Centre Algatech

Institute of Michrobiology, Academy of Sciences of the Czech Republic

Laboratory of algal biotechnology  

Bioactive compounds from cyanobacteria

Cyanobacterial produce amazing diversity of low-molecular metabolites mostly via the involvement by highly combinatorial biosynthesis pathways. These metabolites are believed to be tuned by evolution to interact with various biological targets and thus many of these structures are applicable in pharmacology and biotechnology. Aside from their pharmaceutical potential these molecules can act as relevant environmental toxins or can provide the cyanobacterium benefits in resource competition. Biosynthesic pathways of these compounds are encoded in biosynthetic gene clusters which facilitates the possible genome screening for novel secondary metabolites of genetic manipulation of these cluster for generation of novel chemical structures.

Our research group focuses on interaction on cyanobacterial metabolites with human cells from both pharmacological and toxicological point of view. In a broader context we are interested in the distribution of these metabolites in various habitats and their function in the ecosystem.

Screening for cyanobacterial secondary metabolites for their anticancer potential

There is a sustained need for development of new therapeutics due to poor prognosis of some cancer types and acquired resistance to drugs in clinical use. Microorganisms are an extremely valuable source of bioactive compounds with many having clinical applications. One of the key feature of the functional anticancer drug is the triggering the apoptosis (a way of regulated cell death) in the target cancer cells. Over past ten years we have performed a number of screening of cyanobacterial extracts and extract-derived fractions to find-out novel potential hit-compounds for further studies. We have obtained several novel chemical compounds (e.g. first natural oxadiazine nocuolin a) that induce apoptosis in cancer cells. In the most recent screening performed in collaboration with screening facility CZ-Openscreen we have evaluated bioactivity profiles of cyanobacterial fraction-derived library (1 600 individual fractions) in 18 human cancer cells together with 3 primary or near-primary cell lines in order to retrieve compound with selective anticancer activity. As the knowledge of the exact molecular target of the anticancer drugs is essential for its future applicability we are currently setting up in collaboration with our partners the methodological platform to uncover the mode of action and molecular targets of the newly discovered compound in our laboratory. This are employing the combination of molecular biology, genomics, metabolomics and analytical chemistry, most notably, thermal proteome profiling and genome wide CRISPR-Cas9 screening. The acquired knowledge will be essential for future preclinical testing.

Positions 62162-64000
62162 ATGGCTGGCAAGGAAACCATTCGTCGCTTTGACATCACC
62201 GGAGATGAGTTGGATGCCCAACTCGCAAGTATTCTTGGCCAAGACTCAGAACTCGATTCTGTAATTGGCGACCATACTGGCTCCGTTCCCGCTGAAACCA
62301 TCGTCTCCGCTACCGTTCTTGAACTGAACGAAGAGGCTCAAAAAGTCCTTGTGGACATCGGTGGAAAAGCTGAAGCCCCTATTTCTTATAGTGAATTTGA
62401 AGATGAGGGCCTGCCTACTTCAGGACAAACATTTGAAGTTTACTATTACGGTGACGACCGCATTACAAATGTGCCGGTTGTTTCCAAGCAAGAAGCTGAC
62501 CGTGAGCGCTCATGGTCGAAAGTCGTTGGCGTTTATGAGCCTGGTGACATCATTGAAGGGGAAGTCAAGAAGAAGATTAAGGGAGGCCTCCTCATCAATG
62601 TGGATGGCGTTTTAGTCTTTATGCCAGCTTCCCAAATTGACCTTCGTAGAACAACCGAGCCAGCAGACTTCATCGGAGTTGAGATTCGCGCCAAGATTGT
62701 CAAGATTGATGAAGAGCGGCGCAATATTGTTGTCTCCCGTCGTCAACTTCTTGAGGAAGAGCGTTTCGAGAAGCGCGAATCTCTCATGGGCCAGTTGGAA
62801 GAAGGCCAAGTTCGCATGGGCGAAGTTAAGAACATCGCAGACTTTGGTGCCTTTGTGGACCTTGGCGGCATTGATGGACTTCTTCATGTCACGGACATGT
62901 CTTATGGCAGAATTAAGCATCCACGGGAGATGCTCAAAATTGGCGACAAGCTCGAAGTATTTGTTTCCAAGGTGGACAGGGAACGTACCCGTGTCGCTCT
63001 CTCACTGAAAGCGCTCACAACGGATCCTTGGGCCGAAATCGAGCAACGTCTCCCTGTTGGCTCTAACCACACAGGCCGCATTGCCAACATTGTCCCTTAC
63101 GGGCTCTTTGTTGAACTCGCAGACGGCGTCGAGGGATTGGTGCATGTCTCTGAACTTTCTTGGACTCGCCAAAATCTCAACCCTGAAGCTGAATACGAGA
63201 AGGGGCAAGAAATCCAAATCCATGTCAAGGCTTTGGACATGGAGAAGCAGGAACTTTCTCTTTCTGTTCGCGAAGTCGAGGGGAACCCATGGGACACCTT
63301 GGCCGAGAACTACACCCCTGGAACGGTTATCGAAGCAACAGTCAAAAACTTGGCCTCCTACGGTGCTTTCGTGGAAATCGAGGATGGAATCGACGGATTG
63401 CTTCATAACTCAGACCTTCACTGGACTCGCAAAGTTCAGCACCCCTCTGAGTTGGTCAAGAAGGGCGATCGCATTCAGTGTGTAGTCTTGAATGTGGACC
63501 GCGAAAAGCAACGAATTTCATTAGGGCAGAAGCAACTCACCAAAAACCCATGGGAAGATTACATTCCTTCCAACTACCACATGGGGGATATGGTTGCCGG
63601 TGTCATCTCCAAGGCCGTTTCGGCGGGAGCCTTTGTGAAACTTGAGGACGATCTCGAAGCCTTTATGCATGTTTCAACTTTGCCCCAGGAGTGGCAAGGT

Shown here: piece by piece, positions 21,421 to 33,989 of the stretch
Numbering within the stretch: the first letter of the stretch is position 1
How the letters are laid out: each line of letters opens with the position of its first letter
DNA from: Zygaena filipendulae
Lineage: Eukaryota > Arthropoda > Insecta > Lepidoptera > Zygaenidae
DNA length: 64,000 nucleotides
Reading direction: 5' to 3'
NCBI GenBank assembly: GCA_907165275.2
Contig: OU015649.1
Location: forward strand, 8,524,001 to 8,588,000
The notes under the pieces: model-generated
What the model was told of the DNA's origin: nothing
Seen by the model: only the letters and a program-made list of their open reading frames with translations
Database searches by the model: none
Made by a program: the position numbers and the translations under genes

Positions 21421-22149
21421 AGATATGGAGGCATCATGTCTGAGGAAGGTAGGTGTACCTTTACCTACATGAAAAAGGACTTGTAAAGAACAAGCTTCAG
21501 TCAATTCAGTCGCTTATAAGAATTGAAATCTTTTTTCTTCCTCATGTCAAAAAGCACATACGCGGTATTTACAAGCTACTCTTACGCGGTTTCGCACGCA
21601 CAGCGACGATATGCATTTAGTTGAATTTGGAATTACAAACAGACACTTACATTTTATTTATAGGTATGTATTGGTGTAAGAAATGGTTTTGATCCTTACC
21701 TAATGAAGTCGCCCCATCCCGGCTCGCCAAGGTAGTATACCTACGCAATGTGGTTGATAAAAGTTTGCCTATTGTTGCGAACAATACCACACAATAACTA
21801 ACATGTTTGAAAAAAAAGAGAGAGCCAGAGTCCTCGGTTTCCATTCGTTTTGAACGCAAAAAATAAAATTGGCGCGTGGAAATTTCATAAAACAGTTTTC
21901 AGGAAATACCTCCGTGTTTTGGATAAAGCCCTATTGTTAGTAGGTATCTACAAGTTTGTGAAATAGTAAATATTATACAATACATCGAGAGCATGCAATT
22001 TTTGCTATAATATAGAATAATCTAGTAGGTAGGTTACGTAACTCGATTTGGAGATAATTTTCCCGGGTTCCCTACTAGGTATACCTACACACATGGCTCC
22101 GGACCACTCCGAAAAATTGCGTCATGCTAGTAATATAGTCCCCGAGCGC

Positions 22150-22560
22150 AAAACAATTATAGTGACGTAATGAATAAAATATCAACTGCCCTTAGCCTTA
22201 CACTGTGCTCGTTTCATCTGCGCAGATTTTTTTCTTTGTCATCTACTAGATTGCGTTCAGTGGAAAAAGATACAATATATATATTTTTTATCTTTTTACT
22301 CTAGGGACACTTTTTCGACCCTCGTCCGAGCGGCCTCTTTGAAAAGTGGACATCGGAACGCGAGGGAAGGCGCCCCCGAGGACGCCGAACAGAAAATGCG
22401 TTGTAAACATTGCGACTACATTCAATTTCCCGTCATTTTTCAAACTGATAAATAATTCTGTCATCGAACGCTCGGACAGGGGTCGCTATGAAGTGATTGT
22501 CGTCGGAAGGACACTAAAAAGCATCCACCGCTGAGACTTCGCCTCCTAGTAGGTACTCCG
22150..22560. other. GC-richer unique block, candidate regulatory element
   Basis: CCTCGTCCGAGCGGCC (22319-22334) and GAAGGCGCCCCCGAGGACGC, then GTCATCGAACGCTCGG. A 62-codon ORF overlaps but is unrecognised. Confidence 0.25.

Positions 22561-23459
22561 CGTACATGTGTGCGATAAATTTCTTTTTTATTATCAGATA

Colaboration with:

  • Prof. Andreas Villunger (Univerity of Innsbruck, Austria)
  • Dr. André Mueller (Centre for molecular medicine in Vienna, Austria)
  • Dr. Dort Avni (MIGAL research Institute, Izrael)
  • Dr. David Sedlák (CZ-Openscreen)

Currently running project: Discovery of promissing chemotherapeutic candidates in cyanobacteria using high-throughput screening: mode of action and molecular targets.

If you are interested in this topic, please contact: RNDr. Pavel Hrouzek, Ph.D. (hrouzek@alga.cz, +420 384 340 470).


Potential therapeutics or environmental toxins

Thanks to the extensive research in the field of toxic cyanobacterial secondary metabolites over the last decades, several cyanobacterial toxin groups have been described in more detail, particularly hepatotoxic: microcystins and cylindrospermopsin, and neurotoxins including anatoxins and saxitoxins. However, given the enormous structural diversity of cyanobacterial metabolites and high concentrations of these chemical in cyanobacterial biomass it is likely that some of these structures may be relevant from ecotoxicological point of view.

Cyanobacterial lipopeptides

During our previous surveys of cytotoxic activity of cyanobacterial extracts, we have noted that some cyanobacterial strains are rich in production of cyclic lipopeptides exerting non-specific cytotoxic activity. We have consequently characterized the chemical structure of novel cyanobacterial lipopeptides puwainaphycins isolated from several soil and benthic cyanobacteria and demonstrated their amhiphilic structures cause rapid membrane damage and subsequent cell death in vitro. Aside from the cytotoxic effect puwainaphycins also exerts inhibition effect on several fungi including several important plant pathogens. Surprising is the chemical diversity produced by the individual cyanobacterial strains. The particular variants differ largely in the length of incorporated fatty acid and its functionalization. This structural diversity motivated us to study the structure activity relationships in puwainaphycin natural variants and chemically modified analogues.

In this topic we are interested in following research questions:

  • Can puwainaphycins act as environmental toxins or they can be utilized as potential antifungal drugs?
  • How do the structural features affect the cytotoxic and antifungal activity
  • What is the distribution of cyanobacterial lipopeptides in natural habitat? 

If you are interested in this topic, please contact: RNDr. Pavel Hrouzek, Ph.D. (hrouzek@alga.cz, +420 384 340 470).